Start with the three basics as taught in Army basic training: shoot, move, and communicate. Get your defensive preparations taken care of. Put together your basic survival battery. Learn how to defend yourself against aggression. Become familiar with the area you currently live in. Get your transportation in order. Figure out where you're going to eventually relocate if you're not already in a sustainable location. Start spending time there on weekends and vacations. Acquire area knowledge of your eventual destination. If you can't live there full time then at least purchase a weekend cabin or vacation property that will eventually become a full-time residence when you are able to do the permanent move. Learn a couple viable trades that will enable you to start a business or find work so that you can participate in the local economy of your new home. Last but not least we have communications. This involves monitoring the airwaves for news and intelligence, keeping in touch with fellow survivalists, and perhaps even becoming a part of a community or regional communications network.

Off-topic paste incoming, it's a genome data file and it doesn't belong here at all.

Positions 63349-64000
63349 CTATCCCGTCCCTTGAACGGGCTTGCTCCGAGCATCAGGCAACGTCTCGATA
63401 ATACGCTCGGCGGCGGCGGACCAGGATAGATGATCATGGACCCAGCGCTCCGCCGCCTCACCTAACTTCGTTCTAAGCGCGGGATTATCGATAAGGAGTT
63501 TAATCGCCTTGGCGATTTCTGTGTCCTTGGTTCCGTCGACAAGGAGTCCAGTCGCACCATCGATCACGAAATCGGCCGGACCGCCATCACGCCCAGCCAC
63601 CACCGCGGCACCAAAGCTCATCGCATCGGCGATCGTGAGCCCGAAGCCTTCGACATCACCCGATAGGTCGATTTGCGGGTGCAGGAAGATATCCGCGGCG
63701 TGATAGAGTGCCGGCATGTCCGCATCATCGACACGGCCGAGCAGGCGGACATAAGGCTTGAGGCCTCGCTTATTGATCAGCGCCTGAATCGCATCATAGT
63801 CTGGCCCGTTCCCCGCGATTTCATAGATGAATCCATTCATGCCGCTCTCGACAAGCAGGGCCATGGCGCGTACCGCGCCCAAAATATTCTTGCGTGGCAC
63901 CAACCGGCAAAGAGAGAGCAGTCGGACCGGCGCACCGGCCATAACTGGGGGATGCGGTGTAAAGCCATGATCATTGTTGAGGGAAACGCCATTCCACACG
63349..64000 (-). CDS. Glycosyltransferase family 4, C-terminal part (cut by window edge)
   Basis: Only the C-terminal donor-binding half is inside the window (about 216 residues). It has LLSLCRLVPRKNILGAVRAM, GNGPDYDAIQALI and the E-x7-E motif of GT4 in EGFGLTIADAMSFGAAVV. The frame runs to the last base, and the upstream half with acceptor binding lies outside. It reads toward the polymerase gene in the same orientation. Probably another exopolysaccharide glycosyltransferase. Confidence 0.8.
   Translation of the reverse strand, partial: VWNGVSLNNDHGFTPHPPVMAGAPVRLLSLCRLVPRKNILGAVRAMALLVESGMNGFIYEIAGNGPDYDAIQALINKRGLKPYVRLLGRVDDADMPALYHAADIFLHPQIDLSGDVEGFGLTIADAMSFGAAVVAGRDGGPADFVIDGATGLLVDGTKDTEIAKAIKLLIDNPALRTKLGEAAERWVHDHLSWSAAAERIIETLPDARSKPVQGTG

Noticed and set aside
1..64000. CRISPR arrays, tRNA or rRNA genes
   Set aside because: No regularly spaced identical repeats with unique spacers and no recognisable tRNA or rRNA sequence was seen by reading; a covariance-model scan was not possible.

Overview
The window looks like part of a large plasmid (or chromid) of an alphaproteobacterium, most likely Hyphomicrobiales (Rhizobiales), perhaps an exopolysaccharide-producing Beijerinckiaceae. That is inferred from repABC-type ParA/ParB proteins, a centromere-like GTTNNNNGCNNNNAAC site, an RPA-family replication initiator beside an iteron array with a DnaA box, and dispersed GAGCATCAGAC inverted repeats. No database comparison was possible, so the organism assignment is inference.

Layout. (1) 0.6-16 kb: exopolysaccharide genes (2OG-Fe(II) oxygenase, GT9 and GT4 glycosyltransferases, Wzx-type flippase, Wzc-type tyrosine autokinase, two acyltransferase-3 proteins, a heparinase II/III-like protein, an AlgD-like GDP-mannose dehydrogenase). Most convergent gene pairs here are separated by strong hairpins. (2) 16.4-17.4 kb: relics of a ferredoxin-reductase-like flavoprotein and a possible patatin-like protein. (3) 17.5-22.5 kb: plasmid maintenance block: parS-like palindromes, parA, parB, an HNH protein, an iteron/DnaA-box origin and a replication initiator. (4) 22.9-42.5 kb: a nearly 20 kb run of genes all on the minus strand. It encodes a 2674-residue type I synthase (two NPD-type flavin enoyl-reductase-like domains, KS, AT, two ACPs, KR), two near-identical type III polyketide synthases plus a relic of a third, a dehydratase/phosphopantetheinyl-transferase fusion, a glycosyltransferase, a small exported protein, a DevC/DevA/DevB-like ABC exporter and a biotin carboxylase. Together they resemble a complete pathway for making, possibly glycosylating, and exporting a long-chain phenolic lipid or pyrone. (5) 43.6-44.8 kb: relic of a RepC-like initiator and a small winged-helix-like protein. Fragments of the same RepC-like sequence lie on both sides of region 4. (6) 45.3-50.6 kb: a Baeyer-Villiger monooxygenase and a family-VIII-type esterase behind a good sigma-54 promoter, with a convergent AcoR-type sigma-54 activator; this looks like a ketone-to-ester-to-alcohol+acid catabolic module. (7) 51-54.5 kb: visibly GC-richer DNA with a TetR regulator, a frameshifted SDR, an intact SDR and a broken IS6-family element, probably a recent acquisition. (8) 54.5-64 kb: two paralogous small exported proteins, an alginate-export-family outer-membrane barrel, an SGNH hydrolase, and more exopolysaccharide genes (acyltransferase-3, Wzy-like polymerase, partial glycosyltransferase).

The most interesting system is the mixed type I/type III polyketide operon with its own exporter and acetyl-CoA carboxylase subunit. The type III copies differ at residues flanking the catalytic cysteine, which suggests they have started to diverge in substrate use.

One of your most important activities is putting together a survivalist library. Your library serves several functions. The first is your education. As Robert A. Heinlein once said “A human being should be able to change a diaper, plan an invasion, butcher a hog, conn a ship, design a building, write a sonnet, balance accounts, build a wall, set a bone, comfort the dying, take orders, give orders, cooperate, act alone, solve equations, analyze a new problem, pitch manure, program a computer, cook a tasty meal, fight efficiently, die gallantly. Specialization is for insects.” Afterwards your library will serve as a reference source. It will help others learn, and could act as a knowledge base during the rebuilding if there was a serious enough Black Swan event.